In those two words, 'button tin', something was revealed. We sat and chatted about how no one seems to have button tins anymore when everyone we knew growing up had one. There's a reason for this and it does stem from having cheap clothes that we can literally throwaway as soon as moths, nails, chairs and doors attack them.The reason is very simple, many of the people who throw things away do so because they have no idea how to mend them. We know that some people are just lazy, we are all lazy but we think that laziness is borne of apathy and that apathy is borne of a lack of know how. A lack of skills. They can't sew, so there is no need for a button tin. We can sew but to be truthful we never really did it before our foray into Dig For Victory. We, like you, simply went and bought new clothes but back then we both worked long hours and had disposable income. The idea of any income being disposable is rather sickening, and is akin to all that rubbish blowing around outside that supermarket. Disposable suggests you don't like it and need to get rid of it quickly which is why most of us buy shit and then wonder why that shit is just simply, shit. Unfortunately, the skills our parents, grandparents and ancestors had have also become disposable. You have to wonder whether there is an afterlife and anyone born after 1970 is going to meet all their ancestors and spend an eternity on the naughty step for being wasteful and disposable. The lack of family skills, passed down from mother to daughter, father to son and parents to children isn't a creeping problem because there are now probably more of us in the UK who wouldn't know how to darn a sock, bake a loaf or fix a spade handle. You may think that these aren't valuable skills, that you have that large disposable wage and that disposable part can be spent on the luxuries of life, like frozen food full of a cocktail of chemical crap to make the pizza that bit more pizza like. For want of a needle and thread we could lose it all. For want of some flour the whole of society could collapse. For want of some string to fix a handle, to dig the soil, a whole generation could forget the importance and fragility of food production. We are on a razor's edge. This is not tightrope walking we are literally walking on the blade, and slowly bleeding out. We bemoan the loss of community, of streets full of cars and doors that stay firmly locked and the reason is simple, you walk the razor's edge and you do so scared. We want to stop this, stop the negative news, stop the focus on all that is bad and doing something positive, something we can all share and get involved in. We bake bread, you don't, we'll show you soon how to do it. We'll also tell you now, things do not always go right, so sometimes our bread doesn't rise or is a bit knobbly, or is too soft, too hard or sometimes, more than often with practice, it is all just Goldilocks - just right. We think it is time to share, not just with you but you with all of us. It is time to share our skills, form groups to share in the community, to create a living, breathing archive that celebrates those things we all take for granted so we can share with those who haven't a clue but have a real desire to learn. If you want to get involved, if you make things that are useful, have top tips for good life living, can darn, sew, knit, skin, fish, forage and aren't afraid to be on camera, get in touch and rather than bemoan the present, cherish the past, let's make a better tomorrow. 2015 for us will be our campaign to save our skills.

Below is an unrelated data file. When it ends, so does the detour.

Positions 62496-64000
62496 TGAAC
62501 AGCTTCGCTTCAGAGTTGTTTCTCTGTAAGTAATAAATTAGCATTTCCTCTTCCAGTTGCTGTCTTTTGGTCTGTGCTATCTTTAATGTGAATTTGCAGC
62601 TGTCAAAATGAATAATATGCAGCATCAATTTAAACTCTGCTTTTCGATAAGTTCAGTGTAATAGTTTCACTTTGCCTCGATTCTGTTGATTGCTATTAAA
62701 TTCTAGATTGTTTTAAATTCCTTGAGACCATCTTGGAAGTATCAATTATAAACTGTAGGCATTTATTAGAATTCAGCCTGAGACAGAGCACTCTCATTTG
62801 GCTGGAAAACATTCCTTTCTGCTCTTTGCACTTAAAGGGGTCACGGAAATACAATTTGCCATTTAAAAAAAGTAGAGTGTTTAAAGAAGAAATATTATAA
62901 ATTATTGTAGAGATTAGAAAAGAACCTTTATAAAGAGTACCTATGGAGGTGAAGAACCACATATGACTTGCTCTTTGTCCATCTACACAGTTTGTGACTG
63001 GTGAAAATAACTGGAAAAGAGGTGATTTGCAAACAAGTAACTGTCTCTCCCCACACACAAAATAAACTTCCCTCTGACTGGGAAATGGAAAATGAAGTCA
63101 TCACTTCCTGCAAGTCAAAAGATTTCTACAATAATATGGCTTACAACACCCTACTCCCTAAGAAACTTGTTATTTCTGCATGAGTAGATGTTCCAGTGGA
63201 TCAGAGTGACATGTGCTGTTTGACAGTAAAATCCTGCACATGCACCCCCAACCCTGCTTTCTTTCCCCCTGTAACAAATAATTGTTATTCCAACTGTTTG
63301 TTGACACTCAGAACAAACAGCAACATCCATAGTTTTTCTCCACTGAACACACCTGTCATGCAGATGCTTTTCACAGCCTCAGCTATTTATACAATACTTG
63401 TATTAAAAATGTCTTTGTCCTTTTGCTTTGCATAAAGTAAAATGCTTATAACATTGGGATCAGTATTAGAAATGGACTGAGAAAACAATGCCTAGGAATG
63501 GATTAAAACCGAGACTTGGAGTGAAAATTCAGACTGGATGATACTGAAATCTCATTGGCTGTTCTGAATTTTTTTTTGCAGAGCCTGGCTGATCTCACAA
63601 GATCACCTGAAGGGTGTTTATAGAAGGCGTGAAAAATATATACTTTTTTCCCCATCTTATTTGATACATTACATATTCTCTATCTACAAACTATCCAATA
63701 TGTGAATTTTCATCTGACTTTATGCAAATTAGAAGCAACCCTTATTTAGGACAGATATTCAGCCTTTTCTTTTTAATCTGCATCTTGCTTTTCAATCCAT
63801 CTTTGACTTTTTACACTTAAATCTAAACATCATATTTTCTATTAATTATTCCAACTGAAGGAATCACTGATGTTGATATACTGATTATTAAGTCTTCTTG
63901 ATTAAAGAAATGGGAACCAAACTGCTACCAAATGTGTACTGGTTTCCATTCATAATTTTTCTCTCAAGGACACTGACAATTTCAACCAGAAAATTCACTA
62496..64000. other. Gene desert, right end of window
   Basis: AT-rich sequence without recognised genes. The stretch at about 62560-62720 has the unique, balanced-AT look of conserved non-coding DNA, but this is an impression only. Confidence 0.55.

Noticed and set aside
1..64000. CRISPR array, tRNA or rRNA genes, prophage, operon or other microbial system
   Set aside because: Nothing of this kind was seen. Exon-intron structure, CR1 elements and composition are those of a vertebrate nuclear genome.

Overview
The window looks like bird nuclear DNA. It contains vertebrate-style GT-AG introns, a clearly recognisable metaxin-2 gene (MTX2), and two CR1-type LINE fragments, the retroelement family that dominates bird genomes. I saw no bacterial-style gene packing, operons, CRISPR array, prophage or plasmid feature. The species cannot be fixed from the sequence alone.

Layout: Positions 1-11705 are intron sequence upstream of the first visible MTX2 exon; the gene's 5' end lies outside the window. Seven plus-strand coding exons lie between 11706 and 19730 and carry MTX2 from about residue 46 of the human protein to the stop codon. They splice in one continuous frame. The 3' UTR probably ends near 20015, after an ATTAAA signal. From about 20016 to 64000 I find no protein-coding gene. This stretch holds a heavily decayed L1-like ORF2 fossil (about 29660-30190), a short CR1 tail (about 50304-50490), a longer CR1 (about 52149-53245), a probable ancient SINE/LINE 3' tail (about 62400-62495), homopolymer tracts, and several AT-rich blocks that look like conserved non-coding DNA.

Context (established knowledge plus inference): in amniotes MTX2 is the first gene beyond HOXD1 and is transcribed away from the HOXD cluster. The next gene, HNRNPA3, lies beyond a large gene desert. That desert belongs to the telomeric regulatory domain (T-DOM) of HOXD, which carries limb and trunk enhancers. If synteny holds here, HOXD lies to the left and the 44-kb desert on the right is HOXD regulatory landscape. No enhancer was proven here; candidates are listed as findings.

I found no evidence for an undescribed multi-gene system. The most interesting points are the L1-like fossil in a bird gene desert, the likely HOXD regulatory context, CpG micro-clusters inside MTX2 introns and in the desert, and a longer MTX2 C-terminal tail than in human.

Pig For Victory for us highlighted some worrying trends in the modern world; it wasn't just a case of a throwaway culture or a tendencies toward concreting our gardens. We all knew that, we only have to see the rubbish blowing around outside supermarkets to know something has gone wrong. What is more worrying are the simple things. The tiniest things we all may have once taken granted and this was highlighted for us when we visited Claire Fleetneedle before Christmas and she let Little D play with her button tin.